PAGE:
I went to the 2006 Big Ten Wrestling Championships at Indiana, not only because I was joining a friend at Big Tens, but because a guy wrestling for Ohio State, who I had known from my gym, was trying to make it to Nationals.
In a crucial match, he had it locked up, and then he got taken down in the last few seconds.
He lost the next match, too, and he never went to Nationals
After his near miss, I was working out in the gym at the hotel where I was staying in Indiana.
It was a very small gym. Only enough room for two stationary bikes, two treads and a few free weights.
The only other guy in that room was a guy in a hooded shirt on a stationary bike and me on a tread.
I looked closer. It was Dan Gable.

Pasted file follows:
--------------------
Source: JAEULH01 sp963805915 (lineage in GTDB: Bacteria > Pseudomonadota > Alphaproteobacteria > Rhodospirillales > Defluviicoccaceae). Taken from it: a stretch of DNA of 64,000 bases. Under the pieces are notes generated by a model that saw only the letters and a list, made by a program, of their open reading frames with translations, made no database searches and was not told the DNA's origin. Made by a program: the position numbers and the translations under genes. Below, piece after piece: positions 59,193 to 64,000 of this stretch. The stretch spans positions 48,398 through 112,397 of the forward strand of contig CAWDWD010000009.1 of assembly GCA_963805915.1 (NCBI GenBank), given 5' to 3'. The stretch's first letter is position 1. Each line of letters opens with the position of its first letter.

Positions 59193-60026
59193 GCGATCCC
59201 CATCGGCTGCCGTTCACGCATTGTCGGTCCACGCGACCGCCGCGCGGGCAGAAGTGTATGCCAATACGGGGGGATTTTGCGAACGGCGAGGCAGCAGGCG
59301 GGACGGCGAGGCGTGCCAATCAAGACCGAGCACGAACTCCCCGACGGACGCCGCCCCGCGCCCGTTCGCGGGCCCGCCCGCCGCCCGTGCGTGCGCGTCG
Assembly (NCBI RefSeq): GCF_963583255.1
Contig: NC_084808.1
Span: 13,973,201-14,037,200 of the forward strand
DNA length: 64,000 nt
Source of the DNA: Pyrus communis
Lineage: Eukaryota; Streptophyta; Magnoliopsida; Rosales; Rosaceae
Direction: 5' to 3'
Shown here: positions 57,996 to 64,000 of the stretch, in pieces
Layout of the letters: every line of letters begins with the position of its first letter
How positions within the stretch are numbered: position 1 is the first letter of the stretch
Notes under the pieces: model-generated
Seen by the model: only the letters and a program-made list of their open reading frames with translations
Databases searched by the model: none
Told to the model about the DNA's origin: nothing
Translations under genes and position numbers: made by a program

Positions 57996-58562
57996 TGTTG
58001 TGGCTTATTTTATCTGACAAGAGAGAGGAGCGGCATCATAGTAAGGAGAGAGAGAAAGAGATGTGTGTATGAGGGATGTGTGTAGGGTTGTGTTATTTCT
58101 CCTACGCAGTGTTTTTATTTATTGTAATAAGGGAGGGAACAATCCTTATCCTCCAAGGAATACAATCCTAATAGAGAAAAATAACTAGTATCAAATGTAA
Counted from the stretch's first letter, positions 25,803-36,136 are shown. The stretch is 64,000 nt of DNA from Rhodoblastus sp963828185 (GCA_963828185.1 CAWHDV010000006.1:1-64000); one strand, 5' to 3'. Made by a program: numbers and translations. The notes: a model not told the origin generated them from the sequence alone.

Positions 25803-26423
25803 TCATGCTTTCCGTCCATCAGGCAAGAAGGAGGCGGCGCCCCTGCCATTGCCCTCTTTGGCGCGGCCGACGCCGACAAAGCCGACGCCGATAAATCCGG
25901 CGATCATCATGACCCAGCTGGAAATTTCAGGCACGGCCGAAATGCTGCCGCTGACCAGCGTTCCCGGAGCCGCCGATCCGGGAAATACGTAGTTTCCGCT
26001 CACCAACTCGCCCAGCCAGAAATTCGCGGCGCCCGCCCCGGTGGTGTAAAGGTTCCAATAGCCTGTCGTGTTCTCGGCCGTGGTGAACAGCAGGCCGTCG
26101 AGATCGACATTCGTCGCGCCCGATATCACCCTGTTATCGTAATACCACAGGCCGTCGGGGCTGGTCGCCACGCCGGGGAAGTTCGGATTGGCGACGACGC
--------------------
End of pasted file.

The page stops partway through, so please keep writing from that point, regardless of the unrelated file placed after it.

I got off of my treadmill and said hello.
He asked me if I had a kid wrestling, and I replied that I was following a young Ohio State man from my gym who had just lost.
He asked his name, and I told him.
Gable said, "Hell of a double-leg."
After that, I got back on the tread and absolutely killed myself to run hard in that hot room. After all, Gable was the only other person in the room.
I was walking in the main area about an hour later, and I told my wrestling buddy about the Gable story.
When asked about how hard I worked, I said "I did the best I could."
Gable walked by the same time and said, "You did well."
This is all true, and it ranks near the top of my validative experiences.